Timetable and Process

Assignment of Faculty Mentors

The director, in consultation with research focus directors and department chairs, makes the initial assignment of a mentee to a mentor. Request of a mentor by the mentee will be strongly considered in making this assignment. Mentors are chosen from extramurally funded investigators within the neuroscience research community, so that mentors will better understand the professional challenges of mentees and provide more meaningful career and scientific advice. Pairing of individuals must have the agreement of both the mentor and mentee.

The First Six Months

  1. Objectives of Initial Meetings Between Mentors and Junior Faculty
    1. Set one-year and five-year goals for the scientific program
    2. Determine a five-year time line to establish these projects and pursue funding
      • Discuss timing for submission of initial NIH or K-series (for clinician investigators) grant
    3. Consider the eventual number of personnel required to sustain the desired size of the mentee's research program
      • Review procedures for hiring technical personnel
      • Discuss how to structure laboratory rotations to attract graduate students
      • Evaluate publications to date and evaluate initial experimental plan for the new laboratory
  2. Additional Topics
    1. Regulatory Issues: Review IRB, ACUC, Biohazard protocol approvals
    2. Grant Review Prior to NIH Submission (Internal vetting of initial proposal is required)
      • Determine internal reviewers: one major, 1-3 minor reviewers; major reviewer need not be but typically is the mentor. This committee should meet at least six times to discuss scientific ideas (initial meetings) and finalize specific aims, then at later meetings provide detailed stylistic critique of the application.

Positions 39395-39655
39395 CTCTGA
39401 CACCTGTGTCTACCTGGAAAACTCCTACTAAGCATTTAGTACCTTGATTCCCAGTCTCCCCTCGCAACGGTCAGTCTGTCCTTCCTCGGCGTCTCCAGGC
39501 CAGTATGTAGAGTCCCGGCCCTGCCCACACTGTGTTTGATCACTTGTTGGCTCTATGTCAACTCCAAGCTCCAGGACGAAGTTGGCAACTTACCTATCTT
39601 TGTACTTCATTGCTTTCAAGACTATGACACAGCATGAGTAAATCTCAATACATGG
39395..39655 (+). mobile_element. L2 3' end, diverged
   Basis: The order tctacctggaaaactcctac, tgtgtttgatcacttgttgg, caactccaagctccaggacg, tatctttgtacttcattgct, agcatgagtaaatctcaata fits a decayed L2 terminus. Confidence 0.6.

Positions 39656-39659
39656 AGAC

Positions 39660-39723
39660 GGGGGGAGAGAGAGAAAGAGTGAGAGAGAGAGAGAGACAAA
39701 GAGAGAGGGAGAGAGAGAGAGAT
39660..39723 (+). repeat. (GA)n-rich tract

• Identify at least one external reviewer
      • Schedule deadlines to avoid last minute effort and sufficient time for external reviewer
      • Schedule at least one Works in Progress presentation at least 3 months prior to grant deadline
      • Discuss relationship/competition with previous scientific mentor
    3. Review strategies to keep abreast of the latest research in the mentee's field (examples listed):
      • PubMed searches and library visits
      • e-mail with former lab mates and contact with scientific mentor
      • Personal journal subscriptions
      • Attendance at meetings. The mentee should be made aware that sometimes it is better to meet deadlines for lab setup or grant submission during the first year rather than attend all professional meetings in which they typically participate.
    4. Teaching Assignments
    • Review department and program-specific requirements
    • Review appropriate teaching topics and relevance of faculty development program offerings to improve ability and make preparation more efficient
  3. Committee Work (As guidelines, we have established these categories of committees, in decreasing order of importance for junior faculty)
    • Graduate student committees, departmental research committees, and search committees all provide important insights into the development of research programs, and are appropriate in good measure even for new faculty.